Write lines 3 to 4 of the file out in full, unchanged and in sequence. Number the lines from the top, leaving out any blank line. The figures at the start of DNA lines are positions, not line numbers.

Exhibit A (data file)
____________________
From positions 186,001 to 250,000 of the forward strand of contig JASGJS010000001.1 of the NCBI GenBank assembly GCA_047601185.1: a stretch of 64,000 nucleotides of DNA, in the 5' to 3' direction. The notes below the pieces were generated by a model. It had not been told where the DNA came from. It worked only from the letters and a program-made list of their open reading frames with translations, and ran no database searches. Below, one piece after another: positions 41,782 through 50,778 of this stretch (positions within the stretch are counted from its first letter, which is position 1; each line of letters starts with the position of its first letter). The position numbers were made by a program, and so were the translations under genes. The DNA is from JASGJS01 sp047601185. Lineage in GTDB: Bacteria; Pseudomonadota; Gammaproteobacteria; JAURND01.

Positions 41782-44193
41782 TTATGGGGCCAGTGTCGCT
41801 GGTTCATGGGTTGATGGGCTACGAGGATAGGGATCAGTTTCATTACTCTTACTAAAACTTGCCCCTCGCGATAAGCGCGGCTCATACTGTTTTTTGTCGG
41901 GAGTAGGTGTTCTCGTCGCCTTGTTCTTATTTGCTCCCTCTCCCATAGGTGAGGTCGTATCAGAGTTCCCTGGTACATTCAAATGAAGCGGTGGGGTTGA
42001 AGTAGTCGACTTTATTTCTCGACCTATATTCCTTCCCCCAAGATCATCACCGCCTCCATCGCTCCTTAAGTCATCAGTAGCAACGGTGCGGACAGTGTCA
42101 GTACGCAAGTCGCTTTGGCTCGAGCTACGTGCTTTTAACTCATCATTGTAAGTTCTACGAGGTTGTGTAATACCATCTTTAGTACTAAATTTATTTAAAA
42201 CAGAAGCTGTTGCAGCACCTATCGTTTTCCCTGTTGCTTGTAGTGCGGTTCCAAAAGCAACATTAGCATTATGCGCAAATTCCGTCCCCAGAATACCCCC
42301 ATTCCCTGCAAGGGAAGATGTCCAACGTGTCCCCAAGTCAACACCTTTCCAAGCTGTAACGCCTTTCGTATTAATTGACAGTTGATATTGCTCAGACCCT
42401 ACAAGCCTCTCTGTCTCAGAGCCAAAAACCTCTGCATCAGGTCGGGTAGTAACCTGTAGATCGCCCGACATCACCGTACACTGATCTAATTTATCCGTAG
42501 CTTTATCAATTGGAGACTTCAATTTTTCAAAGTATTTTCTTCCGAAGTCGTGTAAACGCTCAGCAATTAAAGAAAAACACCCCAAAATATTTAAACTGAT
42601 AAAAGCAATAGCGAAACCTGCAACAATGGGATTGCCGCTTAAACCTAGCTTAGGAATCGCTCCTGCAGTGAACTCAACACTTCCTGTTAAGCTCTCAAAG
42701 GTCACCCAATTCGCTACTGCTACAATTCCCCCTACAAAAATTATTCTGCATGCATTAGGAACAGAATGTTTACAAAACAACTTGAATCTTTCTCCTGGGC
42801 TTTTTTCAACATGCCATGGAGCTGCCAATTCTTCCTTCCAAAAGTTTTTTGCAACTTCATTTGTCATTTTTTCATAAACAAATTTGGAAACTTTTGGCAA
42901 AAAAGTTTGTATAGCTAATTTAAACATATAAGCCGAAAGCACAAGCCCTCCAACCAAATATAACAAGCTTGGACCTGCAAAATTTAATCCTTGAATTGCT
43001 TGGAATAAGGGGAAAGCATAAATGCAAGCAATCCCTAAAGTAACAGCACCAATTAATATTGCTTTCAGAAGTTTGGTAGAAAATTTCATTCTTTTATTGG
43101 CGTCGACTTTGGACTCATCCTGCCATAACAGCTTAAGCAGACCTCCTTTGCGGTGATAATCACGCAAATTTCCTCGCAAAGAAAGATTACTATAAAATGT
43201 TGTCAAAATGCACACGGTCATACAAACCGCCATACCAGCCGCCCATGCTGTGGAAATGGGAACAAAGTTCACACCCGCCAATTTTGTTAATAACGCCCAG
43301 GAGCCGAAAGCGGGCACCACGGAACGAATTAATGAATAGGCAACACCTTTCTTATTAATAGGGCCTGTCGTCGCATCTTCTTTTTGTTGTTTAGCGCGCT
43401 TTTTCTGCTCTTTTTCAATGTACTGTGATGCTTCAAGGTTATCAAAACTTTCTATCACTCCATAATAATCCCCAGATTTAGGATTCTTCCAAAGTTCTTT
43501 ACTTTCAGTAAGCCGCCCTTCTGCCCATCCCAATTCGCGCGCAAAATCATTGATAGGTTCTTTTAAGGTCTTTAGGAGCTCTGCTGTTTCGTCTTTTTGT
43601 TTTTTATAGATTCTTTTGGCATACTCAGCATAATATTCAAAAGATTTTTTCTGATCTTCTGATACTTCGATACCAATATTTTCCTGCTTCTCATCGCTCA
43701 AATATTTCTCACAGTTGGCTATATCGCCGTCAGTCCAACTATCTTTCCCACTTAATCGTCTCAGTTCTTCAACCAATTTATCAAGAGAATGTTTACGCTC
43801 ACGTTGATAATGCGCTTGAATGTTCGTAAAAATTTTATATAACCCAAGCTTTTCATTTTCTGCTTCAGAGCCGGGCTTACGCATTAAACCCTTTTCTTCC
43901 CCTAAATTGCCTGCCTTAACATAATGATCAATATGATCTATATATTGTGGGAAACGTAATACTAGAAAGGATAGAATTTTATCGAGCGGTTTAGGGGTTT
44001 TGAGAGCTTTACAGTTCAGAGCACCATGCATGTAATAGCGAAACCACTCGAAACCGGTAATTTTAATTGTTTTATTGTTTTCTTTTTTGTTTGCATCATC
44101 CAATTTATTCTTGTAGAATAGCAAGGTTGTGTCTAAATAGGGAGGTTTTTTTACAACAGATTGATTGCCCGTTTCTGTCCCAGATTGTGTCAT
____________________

41782 TTATGGGGCCAGTGTCGCT
41801 GGTTCATGGGTTGATGGGCTACGAGGATAGGGATCAGTTTCATTACTCTTACTAAAACTTGCCCCTCGCGATAAGCGCGGCTCATACTGTTTTTTGTCGG